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Merge branch 'version-14_01-branch'

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commit 655017bd1ab3ebeccd4dfa822e534bfacb26a3fc 2 parents 8174fa3 + f51cfd7
@juliensf juliensf authored
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41 library/io.m
@@ -382,22 +382,21 @@
% These will all throw an io.error exception if an I/O error occurs.
% io.print/3 writes its argument to the standard output stream.
- % io.print/4 writes its second argument to the output stream specified
- % in its first argument. In all cases, the argument to output can be
- % of any type. It is output in a format that is intended to be human
- % readable.
+ % io.print/4 writes its second argument to the output stream specified in
+ % its first argument. In all cases, the argument to output can be of any
+ % type. It is output in a format that is intended to be human readable.
%
% If the argument is just a single string or character, it will be printed
- % out exactly as is (unquoted). If the argument is of type univ, then
- % it will print out the value stored in the univ, but not the type.
+ % out exactly as is (unquoted). If the argument is of type univ, then it
+ % will print out the value stored in the univ, but not the type.
%
- % io.print/5 is the same as io.print/4 except that it allows the caller
- % to specify how non-canonical types should be handled. io.print/3 and
+ % io.print/5 is the same as io.print/4 except that it allows the caller to
+ % specify how non-canonical types should be handled. io.print/3 and
% io.print/4 implicitly specify `canonicalize' as the method for handling
- % non-canonical types. This means that for higher-order types, or types
+ % non-canonical types. This means that for higher-order types, or types
% with user-defined equality axioms, or types defined using the foreign
- % language interface (i.e. pragma foreign_type), the text output will
- % only describe the type that is being printed, not the value.
+ % language interface (i.e. pragma foreign_type), the text output will only
+ % describe the type that is being printed, not the value.
%
% io.print_cc/3 is the same as io.print/3 except that it specifies
% `include_details_cc' rather than `canonicalize'. This means that it will
@@ -441,18 +440,18 @@
% be valid Mercury syntax whenever possible.
%
% Strings and characters are always printed out in quotes, using backslash
- % escapes if necessary. For higher-order types, or for types defined
- % using the foreign language interface (pragma foreign_code), the text
- % output will only describe the type that is being printed, not the value,
- % and the result may not be parsable by `io.read'. For the types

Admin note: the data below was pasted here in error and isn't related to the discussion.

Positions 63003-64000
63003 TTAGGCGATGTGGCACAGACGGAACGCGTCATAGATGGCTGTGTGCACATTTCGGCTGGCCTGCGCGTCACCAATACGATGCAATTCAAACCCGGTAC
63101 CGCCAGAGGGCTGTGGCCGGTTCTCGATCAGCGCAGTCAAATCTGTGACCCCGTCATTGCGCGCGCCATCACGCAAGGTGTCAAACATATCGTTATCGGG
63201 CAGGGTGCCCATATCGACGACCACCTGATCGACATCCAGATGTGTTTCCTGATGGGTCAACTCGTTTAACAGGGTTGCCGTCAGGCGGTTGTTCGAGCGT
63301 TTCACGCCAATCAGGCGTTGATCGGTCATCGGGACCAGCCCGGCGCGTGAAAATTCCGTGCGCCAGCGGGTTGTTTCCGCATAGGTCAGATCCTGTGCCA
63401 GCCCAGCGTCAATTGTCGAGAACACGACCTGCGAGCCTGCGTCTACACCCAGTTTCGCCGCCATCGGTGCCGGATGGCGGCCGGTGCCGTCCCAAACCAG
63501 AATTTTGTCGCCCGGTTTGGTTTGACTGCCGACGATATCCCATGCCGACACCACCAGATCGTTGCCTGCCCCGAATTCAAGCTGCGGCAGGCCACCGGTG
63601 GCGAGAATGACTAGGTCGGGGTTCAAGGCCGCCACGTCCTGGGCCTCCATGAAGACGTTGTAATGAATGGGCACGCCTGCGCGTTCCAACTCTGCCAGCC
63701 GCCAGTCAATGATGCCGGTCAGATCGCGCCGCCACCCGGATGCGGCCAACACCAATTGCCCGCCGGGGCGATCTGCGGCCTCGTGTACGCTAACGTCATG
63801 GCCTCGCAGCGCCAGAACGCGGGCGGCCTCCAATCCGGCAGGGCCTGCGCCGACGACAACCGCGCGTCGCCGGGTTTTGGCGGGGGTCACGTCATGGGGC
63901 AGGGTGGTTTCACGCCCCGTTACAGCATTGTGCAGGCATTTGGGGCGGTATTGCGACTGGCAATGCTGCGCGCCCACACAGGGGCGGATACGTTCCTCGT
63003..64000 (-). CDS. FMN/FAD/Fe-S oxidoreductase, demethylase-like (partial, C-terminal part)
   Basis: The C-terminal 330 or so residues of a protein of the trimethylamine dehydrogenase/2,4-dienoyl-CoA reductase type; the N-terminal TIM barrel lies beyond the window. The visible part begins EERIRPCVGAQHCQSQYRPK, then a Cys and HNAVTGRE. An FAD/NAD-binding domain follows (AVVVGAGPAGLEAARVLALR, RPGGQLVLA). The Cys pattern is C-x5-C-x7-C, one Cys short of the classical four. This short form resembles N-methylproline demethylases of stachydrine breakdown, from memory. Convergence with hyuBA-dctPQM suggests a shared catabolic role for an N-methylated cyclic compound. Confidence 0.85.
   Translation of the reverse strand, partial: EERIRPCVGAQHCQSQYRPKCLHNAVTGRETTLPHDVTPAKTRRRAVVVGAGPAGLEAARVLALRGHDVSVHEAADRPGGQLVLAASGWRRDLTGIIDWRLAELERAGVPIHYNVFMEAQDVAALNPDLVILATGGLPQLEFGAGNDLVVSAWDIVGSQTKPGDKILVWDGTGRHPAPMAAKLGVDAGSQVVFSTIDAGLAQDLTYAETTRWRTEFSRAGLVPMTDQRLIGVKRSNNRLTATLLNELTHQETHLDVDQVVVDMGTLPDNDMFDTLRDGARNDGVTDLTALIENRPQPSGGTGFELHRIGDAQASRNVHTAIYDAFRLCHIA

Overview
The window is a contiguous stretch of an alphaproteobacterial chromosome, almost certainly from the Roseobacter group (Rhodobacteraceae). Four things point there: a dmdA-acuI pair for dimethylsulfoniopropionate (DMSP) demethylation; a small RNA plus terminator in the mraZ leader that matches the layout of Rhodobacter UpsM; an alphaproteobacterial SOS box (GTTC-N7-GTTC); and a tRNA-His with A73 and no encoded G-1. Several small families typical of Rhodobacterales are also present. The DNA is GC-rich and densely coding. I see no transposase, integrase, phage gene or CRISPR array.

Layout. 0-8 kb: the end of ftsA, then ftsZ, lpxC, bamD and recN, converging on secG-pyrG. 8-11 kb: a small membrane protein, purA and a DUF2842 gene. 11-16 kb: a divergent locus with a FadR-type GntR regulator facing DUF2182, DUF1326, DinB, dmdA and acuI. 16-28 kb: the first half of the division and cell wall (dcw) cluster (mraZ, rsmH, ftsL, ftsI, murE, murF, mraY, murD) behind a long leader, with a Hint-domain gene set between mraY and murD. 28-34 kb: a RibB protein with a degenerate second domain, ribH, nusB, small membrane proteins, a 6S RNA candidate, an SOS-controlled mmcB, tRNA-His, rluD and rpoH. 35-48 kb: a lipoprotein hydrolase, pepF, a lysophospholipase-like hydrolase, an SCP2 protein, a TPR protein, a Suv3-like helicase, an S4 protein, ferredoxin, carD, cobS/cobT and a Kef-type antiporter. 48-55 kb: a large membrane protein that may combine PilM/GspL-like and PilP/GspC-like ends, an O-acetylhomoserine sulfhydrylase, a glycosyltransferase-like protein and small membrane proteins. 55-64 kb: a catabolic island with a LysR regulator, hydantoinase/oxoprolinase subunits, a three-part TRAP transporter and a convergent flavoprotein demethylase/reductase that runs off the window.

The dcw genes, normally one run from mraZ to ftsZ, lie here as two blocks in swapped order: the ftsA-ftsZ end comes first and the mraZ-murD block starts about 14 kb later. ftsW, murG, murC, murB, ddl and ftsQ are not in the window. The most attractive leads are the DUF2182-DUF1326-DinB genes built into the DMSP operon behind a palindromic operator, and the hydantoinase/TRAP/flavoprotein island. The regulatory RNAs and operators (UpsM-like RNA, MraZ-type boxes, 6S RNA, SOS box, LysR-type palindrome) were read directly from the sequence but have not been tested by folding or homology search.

- % containing existential quantifiers, the type `type_desc' and closure
- % types, the result may not be parsable by `io.read', either. But in all
- % other cases the format used is standard Mercury syntax, and if you append
- % a period and newline (".\n"), then the results can be read in again
- % using `io.read'.
+ % escapes if necessary. For higher-order types, or for types defined using
+ % the foreign language interface (pragma foreign_type), the text output
+ % will only describe the type that is being printed, not the value, and the
+ % result may not be parsable by `io.read'. For the types containing
+ % existential quantifiers, the type `type_desc' and closure types, the
+ % result may not be parsable by `io.read', either. But in all other cases
+ % the format used is standard Mercury syntax, and if you append a period
+ % and newline (".\n"), then the results can be read in again using
+ % `io.read'.
%
% io.write/5 is the same as io.write/4 except that it allows the caller
- % to specify how non-canonical types should be handled. io.write_cc/3
+ % to specify how non-canonical types should be handled. io.write_cc/3
% is the same as io.write/3 except that it specifies `include_details_cc'
% rather than `canonicalize'.
%
View
64 library/stream.string_writer.m
@@ -43,27 +43,26 @@
:- pred nl(Stream::in, State::di, State::uo) is det
<= stream.writer(Stream, string, State).
- % print/3 writes its argument to the standard output stream.
- % print/4 writes its second argument to the output stream specified
- % in its first argument. In all cases, the argument to output can be
- % of any type. It is output in a format that is intended to be human
+ % print/4 writes its second argument to the string writer stream specified
+ % in its first argument. In all cases, the argument to output can be of
+ % any type. It is output in a format that is intended to be human
% readable.
%
% If the argument is just a single string or character, it will be printed